“Our dealers did an outstanding job in 2019, not only with meeting consumer demand, but also handling the introduction of the redesigned Ram Heavy Duty and new Jeep Gladiator,” said Reid Bigland, Head of U.S. Sales. “We have read the expectations that sales may slow a bit in 2020. However, we believe there is still plenty of demand in the market and we are ready for a new year.”

jeep-sales-q4-2019-png.png





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WXman

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It's lower than I expected. But then again, there are a LOT of consumers who shop pickups based upon MSRP and not based upon value. If the only thing that matters to you is the price tag, then the Gladiator is going to the bottom of the list.
 
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To add a bit more data- Toyota sold over 20,000 tacomas in december alone...
 

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I get stopped every day with people coming up to me asking about the Gladiator and that they had no idea Jeep was making a pickup truck. Maybe they aren't advertising enough to push sales numbers up. The looks I get while driving my JT around is funny to me because its like people cant believe their eyes and what they are seeing. Plus, I definitely believe the price being so high is a factor as well which probably has a lot to do with the low sales numbers. Then again the Wrangler is not cheap either and they selling the crap outta those. Whatever the case may be doesn't change the fact that I love this freaking truck so much! I absolutely enjoy driving this truck and just looking at it parked makes me all warm inside. All I can say is that there are a lot of people missing out on an enjoyable, fantastic ride.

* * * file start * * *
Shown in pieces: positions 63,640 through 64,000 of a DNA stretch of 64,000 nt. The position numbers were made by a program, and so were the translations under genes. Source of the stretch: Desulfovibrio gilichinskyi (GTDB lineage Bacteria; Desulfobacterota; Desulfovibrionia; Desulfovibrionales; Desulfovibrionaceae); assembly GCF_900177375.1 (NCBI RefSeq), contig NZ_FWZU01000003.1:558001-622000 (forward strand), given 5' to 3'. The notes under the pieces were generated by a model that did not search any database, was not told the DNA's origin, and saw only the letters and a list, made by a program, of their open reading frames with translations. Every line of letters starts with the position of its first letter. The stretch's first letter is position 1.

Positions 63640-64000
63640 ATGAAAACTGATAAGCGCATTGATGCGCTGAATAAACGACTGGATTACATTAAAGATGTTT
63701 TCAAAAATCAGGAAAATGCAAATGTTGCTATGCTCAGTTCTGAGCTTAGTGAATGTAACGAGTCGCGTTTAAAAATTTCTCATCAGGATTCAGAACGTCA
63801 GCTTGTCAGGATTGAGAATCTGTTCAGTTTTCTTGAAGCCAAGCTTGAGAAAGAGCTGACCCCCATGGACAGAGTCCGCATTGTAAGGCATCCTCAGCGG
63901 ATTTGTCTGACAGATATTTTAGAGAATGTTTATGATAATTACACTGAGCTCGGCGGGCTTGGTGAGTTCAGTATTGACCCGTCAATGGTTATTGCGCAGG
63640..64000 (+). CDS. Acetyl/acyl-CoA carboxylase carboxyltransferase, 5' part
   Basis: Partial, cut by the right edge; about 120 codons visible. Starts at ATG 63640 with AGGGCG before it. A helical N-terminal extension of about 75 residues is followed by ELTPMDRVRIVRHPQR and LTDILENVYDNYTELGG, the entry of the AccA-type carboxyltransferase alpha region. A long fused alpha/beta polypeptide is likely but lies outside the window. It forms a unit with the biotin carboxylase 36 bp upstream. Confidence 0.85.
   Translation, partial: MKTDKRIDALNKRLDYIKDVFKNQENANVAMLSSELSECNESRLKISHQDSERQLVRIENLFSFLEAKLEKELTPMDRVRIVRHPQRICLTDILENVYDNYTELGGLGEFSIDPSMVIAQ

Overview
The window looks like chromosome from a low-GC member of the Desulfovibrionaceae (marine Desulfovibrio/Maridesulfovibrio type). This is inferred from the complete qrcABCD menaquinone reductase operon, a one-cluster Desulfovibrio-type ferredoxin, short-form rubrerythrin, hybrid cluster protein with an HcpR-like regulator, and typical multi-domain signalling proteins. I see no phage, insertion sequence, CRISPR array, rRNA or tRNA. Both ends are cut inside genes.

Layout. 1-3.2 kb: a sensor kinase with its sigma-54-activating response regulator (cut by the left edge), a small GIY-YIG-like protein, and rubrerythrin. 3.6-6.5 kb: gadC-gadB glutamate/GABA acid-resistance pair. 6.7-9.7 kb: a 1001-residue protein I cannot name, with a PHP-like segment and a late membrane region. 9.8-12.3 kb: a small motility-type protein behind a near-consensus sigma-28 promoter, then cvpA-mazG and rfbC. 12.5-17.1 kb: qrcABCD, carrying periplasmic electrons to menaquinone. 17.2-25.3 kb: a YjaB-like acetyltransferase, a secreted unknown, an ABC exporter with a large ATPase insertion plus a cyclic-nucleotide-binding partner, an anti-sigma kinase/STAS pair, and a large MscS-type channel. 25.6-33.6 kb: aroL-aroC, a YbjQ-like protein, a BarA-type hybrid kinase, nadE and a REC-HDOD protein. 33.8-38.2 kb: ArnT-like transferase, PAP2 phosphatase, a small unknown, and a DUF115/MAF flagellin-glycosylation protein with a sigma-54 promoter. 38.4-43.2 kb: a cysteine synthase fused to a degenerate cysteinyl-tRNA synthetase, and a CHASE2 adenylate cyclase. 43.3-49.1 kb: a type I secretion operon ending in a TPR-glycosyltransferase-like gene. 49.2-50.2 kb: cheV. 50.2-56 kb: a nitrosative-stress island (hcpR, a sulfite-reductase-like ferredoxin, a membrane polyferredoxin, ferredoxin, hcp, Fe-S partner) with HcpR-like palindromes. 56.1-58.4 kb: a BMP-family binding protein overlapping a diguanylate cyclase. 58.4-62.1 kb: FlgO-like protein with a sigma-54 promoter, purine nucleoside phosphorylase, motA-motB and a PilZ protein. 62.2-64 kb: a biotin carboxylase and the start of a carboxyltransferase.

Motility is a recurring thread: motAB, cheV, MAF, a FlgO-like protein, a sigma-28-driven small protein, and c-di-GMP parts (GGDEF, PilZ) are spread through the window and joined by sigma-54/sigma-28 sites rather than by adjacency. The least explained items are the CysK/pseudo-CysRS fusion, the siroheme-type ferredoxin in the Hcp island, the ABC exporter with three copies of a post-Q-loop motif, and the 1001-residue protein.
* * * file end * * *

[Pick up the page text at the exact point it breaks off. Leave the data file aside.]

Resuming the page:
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FCA sold 52,012 wranglers in the 4th quarter up 6% from 2018 4th Quarter, compared to 16,633 Gladiator sale's. A case could be made the Wrangler sales are not being affected by or in competition with the Gladiator, The Gladiator and its premium pricing is in competition with the truck market and sales should have been better if it is going to pick up share's in that market. Is it high pricing or time will tell if The Gladiator is a specialty vehicle in a class of its own and will only have sales that market bears and will that market be large or small.
 

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I don't think Jeep ever thought they would match the Tacoma sales. I'd be curious what their internal estimates were. I do think they need some rebates to make it a bit more competitive.